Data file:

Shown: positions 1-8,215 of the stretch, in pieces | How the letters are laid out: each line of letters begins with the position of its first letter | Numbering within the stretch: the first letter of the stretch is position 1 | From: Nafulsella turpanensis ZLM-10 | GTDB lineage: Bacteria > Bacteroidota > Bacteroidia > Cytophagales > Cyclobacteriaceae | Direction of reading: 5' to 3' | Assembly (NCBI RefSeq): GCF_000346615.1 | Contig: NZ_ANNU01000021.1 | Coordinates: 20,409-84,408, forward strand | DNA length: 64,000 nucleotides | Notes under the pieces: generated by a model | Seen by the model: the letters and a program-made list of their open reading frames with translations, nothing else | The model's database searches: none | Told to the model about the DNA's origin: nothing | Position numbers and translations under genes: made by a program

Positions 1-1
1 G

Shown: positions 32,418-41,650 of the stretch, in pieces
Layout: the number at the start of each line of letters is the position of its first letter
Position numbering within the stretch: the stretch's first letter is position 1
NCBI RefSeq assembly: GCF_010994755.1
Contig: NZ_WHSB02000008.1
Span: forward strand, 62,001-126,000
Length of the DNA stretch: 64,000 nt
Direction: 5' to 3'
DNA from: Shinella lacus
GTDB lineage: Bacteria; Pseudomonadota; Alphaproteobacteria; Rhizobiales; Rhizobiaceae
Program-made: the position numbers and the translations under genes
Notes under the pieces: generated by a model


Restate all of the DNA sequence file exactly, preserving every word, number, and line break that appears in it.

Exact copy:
Shown: positions 1-8,215 of the stretch, in pieces | How the letters are laid out: each line of letters begins with the position of its first letter | Numbering within the stretch: the first letter of the stretch is position 1 | From: Nafulsella turpanensis ZLM-10 | GTDB lineage: Bacteria > Bacteroidota > Bacteroidia > Cytophagales > Cyclobacteriaceae | Direction of reading: 5' to 3' | Assembly (NCBI RefSeq): GCF_000346615.1 | Contig: NZ_ANNU01000021.1 | Coordinates: 20,409-84,408, forward strand | DNA length: 64,000 nucleotides | Notes under the pieces: generated by a model | Seen by the model: the letters and a program-made list of their open reading frames with translations, nothing else | The model's database searches: none | Told to the model about the DNA's origin: nothing | Position numbers and translations under genes: made by a program

Positions 1-1
1 G

Shown: positions 32,418-41,650 of the stretch, in pieces
Layout: the number at the start of each line of letters is the position of its first letter
Position numbering within the stretch: the stretch's first letter is position 1
NCBI RefSeq assembly: GCF_010994755.1
Contig: NZ_WHSB02000008.1
Span: forward strand, 62,001-126,000
Length of the DNA stretch: 64,000 nt
Direction: 5' to 3'
DNA from: Shinella lacus
GTDB lineage: Bacteria; Pseudomonadota; Alphaproteobacteria; Rhizobiales; Rhizobiaceae
Program-made: the position numbers and the translations under genes
Notes under the pieces: generated by a model